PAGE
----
Photocopy nation

by Tauqeer Abbas
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Rarely has a visit to a bank, or a government entity providing services been complete without having photocopies of identity, and other relevant documents.

In many circumstances, the relevant entities already have an entrepreneur providing photocopy services only a few places away. No one knows what happens to those photocopies; we make a dozen sets, submit them, often containing confidential and privileged information, and suddenly it gets deposited somewhere. There is a high chance that no one even looks at it the second, or third time, and the same is possibly eventually sold on a per kilogram basis.

A lot of this paper and human effort can be avoided by leveraging technology. A visit to a bank to either deposit or withdraw funds is often never complete until a photocopy of the CNIC is provided. Almost every bank branch already has a photocopy machine, and a dedicated resource just to manage the same.

The regulator has mandated that over-the-counter transactions are accompanied by a photocopy of CNIC, without any regard to the materiality of the amount. It is often that a person may have to pay a utility bill or school fee, and they may have to provide a photocopy of their CNIC for a largely innocuous transaction.

A casual excuse here is that it is one of the many draconian steps financial institutions had to take to comply with the requirements of the FATF. However, nowhere in any FATF directives can one find a reference to photocopied identity documents. It is often about verifying the identity of the individual doing transactions – the same can also be done through technology, but we largely prefer the more inefficient way of doing things. There is a reason why productivity in the country has largely stayed flat or declined over decades.

There are more than 15,000 branches of various banks in the country, which handled more than 300 million transactions over the counter as per the latest available data on a quarterly rolling basis (the SBP has discontinued providing data for the same from Q2-FY22 onwards). A ballpark estimate suggests that we may use roughly 110 tons of paper to make photocopies just for over-the-counter banking transactions, increasing not only the bank’s financial cost but also services costs for the customers of the bank, as well as the environmental cost.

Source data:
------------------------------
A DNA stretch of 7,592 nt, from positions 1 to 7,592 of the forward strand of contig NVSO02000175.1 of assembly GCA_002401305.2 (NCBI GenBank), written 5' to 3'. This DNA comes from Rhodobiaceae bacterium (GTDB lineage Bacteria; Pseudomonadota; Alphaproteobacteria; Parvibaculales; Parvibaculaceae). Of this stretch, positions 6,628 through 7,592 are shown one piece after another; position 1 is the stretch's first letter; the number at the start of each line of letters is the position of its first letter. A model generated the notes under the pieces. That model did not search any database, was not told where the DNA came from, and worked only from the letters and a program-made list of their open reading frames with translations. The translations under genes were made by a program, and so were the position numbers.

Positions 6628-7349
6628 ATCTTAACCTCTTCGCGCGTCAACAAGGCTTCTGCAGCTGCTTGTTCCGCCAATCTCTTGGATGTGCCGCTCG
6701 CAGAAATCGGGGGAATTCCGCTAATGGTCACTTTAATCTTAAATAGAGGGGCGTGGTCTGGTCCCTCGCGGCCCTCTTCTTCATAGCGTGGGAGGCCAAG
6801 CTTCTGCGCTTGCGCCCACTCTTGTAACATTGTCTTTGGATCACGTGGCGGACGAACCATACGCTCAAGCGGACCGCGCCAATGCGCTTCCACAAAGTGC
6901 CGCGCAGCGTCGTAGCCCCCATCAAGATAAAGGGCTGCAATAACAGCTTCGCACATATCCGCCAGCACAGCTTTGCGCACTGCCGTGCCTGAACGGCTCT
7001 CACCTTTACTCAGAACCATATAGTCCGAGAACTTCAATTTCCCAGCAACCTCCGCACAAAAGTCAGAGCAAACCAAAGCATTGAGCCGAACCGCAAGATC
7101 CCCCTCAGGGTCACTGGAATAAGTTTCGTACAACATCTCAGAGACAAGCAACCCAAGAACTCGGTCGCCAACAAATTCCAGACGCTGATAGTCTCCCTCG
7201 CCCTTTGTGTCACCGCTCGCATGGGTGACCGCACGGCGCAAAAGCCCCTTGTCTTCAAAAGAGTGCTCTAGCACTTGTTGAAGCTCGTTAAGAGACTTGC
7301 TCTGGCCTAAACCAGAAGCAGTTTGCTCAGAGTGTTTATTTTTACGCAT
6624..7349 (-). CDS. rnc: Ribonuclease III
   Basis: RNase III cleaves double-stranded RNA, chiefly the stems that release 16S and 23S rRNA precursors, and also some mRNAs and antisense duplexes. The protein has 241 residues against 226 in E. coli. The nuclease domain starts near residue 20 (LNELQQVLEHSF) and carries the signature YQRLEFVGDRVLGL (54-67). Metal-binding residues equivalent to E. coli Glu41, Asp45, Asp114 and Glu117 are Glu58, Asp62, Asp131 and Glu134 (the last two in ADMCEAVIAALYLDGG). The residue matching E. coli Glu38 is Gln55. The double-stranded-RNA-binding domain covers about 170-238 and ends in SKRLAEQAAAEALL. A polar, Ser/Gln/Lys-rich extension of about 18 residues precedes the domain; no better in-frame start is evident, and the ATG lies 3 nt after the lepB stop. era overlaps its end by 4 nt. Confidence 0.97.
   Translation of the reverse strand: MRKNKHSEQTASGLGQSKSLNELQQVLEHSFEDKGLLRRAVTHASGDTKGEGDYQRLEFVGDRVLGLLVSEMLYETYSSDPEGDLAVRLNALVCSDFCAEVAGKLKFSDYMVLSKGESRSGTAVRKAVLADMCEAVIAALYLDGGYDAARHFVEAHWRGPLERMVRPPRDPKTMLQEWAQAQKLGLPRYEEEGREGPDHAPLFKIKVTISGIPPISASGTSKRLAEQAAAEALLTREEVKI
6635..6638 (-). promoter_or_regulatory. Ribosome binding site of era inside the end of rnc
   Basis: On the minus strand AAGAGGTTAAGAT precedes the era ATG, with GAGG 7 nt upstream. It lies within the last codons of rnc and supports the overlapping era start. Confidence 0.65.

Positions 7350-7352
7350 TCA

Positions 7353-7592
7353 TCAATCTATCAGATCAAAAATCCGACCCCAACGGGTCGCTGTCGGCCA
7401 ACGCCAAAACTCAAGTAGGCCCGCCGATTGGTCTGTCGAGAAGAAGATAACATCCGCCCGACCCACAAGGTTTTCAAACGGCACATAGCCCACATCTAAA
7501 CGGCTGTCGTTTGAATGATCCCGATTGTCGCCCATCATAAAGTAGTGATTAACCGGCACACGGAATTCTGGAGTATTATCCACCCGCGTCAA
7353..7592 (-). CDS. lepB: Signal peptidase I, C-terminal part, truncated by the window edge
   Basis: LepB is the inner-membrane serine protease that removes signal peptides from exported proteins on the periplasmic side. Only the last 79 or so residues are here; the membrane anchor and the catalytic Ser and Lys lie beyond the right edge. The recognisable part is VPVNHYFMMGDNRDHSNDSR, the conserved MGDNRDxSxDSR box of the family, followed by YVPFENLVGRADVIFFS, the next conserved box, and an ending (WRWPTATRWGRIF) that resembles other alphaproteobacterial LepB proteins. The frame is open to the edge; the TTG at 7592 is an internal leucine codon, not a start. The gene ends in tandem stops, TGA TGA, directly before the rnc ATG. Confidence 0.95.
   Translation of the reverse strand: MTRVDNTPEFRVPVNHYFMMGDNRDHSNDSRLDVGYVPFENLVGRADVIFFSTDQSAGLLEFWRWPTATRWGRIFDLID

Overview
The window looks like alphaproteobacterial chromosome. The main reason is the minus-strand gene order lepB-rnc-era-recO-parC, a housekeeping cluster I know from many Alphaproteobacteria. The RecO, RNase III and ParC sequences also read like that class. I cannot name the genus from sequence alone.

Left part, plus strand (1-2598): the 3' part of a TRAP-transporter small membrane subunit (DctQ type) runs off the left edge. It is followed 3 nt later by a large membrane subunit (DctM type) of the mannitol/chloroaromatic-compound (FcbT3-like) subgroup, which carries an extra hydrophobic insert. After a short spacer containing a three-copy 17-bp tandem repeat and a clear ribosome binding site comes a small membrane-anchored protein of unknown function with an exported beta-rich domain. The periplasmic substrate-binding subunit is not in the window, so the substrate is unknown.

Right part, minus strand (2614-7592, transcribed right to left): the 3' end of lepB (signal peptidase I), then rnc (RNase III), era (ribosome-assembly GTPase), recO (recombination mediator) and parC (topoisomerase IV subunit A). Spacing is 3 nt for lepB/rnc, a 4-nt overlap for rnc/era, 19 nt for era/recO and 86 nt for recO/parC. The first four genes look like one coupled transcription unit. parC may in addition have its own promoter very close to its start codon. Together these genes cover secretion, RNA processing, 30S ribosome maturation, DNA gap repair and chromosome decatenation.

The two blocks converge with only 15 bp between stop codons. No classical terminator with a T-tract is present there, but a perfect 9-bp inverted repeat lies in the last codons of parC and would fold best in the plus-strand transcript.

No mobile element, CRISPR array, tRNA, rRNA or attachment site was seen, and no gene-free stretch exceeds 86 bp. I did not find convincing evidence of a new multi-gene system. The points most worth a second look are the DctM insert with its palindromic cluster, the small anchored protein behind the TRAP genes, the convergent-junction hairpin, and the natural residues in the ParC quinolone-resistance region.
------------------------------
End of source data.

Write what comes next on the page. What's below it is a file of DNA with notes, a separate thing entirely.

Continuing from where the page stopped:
If there are more than 15,000 branches, then it is safe to assume that the number of photocopy machines in those branches is almost the same, which requires the utilization of paper, printer toner, and regular maintenance. This is essentially an economic sub-segment that is being supported by anachronistic regulations. Ballpark estimates, we probably spend about Rs300 million just to make photocopies for identity documents, that are rarely ever reviewed again, or serve any serious purpose whatsoever.

There is a much simpler way to do all this. It requires connectivity with NADRA, which is already providing identity verification services through various products. It won’t take much for a bank branch to verify the identity of a customer via direct connectivity with NADRA. However, there is a catch here. A photocopy of CNIC would cost about PKR 1.5 per copy (including all direct and Indirect costs) while getting verification done from NADRA through an online link would be much higher, in multiples of tens. The pricing tiers differ, but they remain much higher than the cost of an ordinary photocopy, even though the wastage and roundabout cost may be much higher for paper.

There is literally no economic incentive to use technology to make it easier for everyone because NADRA likes to charge a considerably higher price for a simple verification service. Such pricing is largely due to the natural monopoly of NADRA over the data of citizens. But since NADRA is a public-sector entity supposed to serve the public, it needs to price its services accordingly as well.

In an ideal scenario, the cost of verification ought to be the marginal cost, such that the service can become affordable and a dominant way for validation. This will essentially kill the photocopy industry, and rightfully so. Considering the number of over-the-counter transactions done, even if NADRA charges Rs1.5 for each verification, it can generate revenue of Rs450 million.

There need to be aggressive efforts for regulators and state institutions to adopt and leverage technology actively. There are a lot of low-hanging fruits that can be picked through the right intervention, and the right pricing. The technology is there, and the solutions are also there, but the will to implement, take ownership, and go all the way isn’t there. This has more to do with how institutions have evolved over the last few decades with sporadic leadership than anything else.

Benefiting the citizen, and making things more efficient should be a priority for every institution. Institutions should have more faith in their citizens, and they should not be viewed as guilty first unless proven otherwise. The photocopy culture is a symptom of the same, which is further propagated by the attestation culture. It is time the state actually started trusting its citizens; this has to happen before the citizens can start trusting the state. We can either be a photocopy nation, or we can be a nation that values productivity and efficiency over everything else.

Source: The News(Writer: Ammar Habib Khan)

The writer is an independent macroeconomist. 

 

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